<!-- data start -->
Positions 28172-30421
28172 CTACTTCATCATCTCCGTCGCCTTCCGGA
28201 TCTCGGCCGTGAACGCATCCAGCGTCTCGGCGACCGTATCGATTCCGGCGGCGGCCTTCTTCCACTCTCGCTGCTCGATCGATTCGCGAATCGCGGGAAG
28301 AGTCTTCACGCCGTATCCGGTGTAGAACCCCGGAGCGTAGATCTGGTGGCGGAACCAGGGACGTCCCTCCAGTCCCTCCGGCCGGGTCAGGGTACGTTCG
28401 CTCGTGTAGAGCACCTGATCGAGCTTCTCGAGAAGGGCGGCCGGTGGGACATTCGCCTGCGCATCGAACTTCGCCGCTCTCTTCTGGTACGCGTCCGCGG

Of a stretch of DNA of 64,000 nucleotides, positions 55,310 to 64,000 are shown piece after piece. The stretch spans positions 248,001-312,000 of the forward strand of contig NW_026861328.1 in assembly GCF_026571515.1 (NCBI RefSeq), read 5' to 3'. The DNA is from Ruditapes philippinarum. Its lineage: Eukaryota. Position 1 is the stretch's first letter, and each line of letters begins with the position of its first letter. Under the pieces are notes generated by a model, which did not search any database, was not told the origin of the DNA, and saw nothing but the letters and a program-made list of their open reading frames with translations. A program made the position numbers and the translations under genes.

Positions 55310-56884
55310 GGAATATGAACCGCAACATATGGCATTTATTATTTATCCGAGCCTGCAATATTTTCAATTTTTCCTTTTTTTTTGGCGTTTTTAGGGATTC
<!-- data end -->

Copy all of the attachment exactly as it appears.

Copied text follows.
Positions 28172-30421
28172 CTACTTCATCATCTCCGTCGCCTTCCGGA
28201 TCTCGGCCGTGAACGCATCCAGCGTCTCGGCGACCGTATCGATTCCGGCGGCGGCCTTCTTCCACTCTCGCTGCTCGATCGATTCGCGAATCGCGGGAAG
28301 AGTCTTCACGCCGTATCCGGTGTAGAACCCCGGAGCGTAGATCTGGTGGCGGAACCAGGGACGTCCCTCCAGTCCCTCCGGCCGGGTCAGGGTACGTTCG
28401 CTCGTGTAGAGCACCTGATCGAGCTTCTCGAGAAGGGCGGCCGGTGGGACATTCGCCTGCGCATCGAACTTCGCCGCTCTCTTCTGGTACGCGTCCGCGG

Of a stretch of DNA of 64,000 nucleotides, positions 55,310 to 64,000 are shown piece after piece. The stretch spans positions 248,001-312,000 of the forward strand of contig NW_026861328.1 in assembly GCF_026571515.1 (NCBI RefSeq), read 5' to 3'. The DNA is from Ruditapes philippinarum. Its lineage: Eukaryota. Position 1 is the stretch's first letter, and each line of letters begins with the position of its first letter. Under the pieces are notes generated by a model, which did not search any database, was not told the origin of the DNA, and saw nothing but the letters and a program-made list of their open reading frames with translations. A program made the position numbers and the translations under genes.

Positions 55310-56884
55310 GGAATATGAACCGCAACATATGGCATTTATTATTTATCCGAGCCTGCAATATTTTCAATTTTTCCTTTTTTTTTGGCGTTTTTAGGGATTC